This game does a very good job of emulating real life escape rooms, while also allowing you to do things you never could in real life. There is extensive exploration; success in any of the rooms requires finding specific items and clues, just like in a real escape room. However, even in large spaces with lots of items, it never feels overwhelming because there are only specific things you can pick up. Almost everything has a description if you click on it, but your inventory never gets cluttered with items you’re not going to use.

The puzzles are often more extreme than something you would need or get to do in a real escape room, such as hacking a turret that is actively firing at someone, but I see this as a positive. Since this is a video game, it should take advantage of it’s medium to allow the players to do things that they can’t in real life.

Sometimes, the puzzles are more dangerous or technically advanced than anything that would happen in reality. There is so much danger, in fact, that I don’t think many people would actually want to attend this academy in real life! It’s not unlike the Escape Room movie, though nobody actually dies in this game. Despite the danger, they still feel like escape room puzzles at their heart.

Each room does also have time limit just like real world escape games. In Escape Academy these are often based on some in-story reason such as needing to find an antidote to poison, but there is no consequence for time running out beyond getting a worse grade at the end of the level.

The time limits also feel very reasonable; I never actually ran out of time while playing, and there was only really one level where the limit actually felt like a concern. In addition, you get unlimited hints which are easy to access just by pressing a button. Using hints decreases your score at the end of the level, but you are otherwise not punished for using them. Thus, the rooms can be more or less challenging based on how you personally choose to play.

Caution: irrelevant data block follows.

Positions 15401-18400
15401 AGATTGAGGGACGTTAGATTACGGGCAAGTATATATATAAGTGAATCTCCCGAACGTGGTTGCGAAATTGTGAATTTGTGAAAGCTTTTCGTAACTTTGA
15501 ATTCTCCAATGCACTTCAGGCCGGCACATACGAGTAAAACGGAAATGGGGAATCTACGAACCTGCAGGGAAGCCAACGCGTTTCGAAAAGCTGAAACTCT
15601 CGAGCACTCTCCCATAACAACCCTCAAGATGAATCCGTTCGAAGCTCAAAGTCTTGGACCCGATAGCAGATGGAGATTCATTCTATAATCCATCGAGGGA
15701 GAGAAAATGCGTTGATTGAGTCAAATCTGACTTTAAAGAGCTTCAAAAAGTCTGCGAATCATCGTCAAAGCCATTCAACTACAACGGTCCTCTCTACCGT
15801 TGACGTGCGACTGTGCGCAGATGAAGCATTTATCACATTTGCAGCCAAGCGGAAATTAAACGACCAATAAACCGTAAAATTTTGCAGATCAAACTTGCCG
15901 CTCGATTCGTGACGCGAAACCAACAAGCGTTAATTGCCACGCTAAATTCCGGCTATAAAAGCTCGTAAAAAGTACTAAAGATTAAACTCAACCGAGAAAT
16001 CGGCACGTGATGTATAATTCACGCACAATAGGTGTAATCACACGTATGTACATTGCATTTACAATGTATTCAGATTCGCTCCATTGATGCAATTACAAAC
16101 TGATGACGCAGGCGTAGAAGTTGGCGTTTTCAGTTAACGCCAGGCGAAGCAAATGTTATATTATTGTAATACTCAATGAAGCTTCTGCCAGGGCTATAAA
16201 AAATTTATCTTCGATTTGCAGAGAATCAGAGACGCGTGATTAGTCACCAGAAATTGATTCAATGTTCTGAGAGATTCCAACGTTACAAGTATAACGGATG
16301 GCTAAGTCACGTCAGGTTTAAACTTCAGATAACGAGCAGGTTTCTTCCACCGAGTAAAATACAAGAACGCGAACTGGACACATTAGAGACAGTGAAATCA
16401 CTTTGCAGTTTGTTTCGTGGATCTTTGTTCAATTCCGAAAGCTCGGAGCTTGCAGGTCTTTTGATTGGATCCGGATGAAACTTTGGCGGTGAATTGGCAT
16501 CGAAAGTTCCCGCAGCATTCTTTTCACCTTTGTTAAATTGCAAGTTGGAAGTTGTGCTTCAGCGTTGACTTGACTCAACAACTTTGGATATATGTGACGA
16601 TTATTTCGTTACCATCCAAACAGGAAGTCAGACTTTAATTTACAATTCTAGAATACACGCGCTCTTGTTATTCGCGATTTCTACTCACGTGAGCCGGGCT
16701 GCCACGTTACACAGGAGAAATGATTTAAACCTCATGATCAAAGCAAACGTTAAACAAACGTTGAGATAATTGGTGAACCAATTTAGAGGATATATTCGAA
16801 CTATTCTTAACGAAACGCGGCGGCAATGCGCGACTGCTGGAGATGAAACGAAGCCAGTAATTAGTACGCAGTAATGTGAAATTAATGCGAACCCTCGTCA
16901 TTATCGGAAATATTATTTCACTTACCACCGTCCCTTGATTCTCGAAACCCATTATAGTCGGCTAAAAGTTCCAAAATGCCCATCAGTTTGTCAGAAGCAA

A screenshot of the headmaster's office in Escape Academy.

Final thoughts

Escape Academy is a good game and it’s definitely worth playing if you like escape rooms, but there are aspects of it that feel a little empty or underdeveloped. The art style and music are also very well done, though by the end of the game, the music does feel somewhat repetitive. From what I understand, the developers are planning to add more content in a “season pass” style of release, so maybe some of that will be fixed in the future. However, it still stands out as a quality escape room game in its current form.

What Escape Academy does well, it does really well, and that is on display most obviously in the escape rooms themselves. As someone who really loves escape rooms, I do believe that whoever made this game clearly cares about them as well. I had a lot of fun playing it just as a stand-alone game and so I’m excited to see what happens with this title in the future.

If you want to play Escape Academy for yourself, you can buy it through Steam, Xbox, PlayStation, and the Epic Game Store. You may also want to check out some of the other games we’ve played.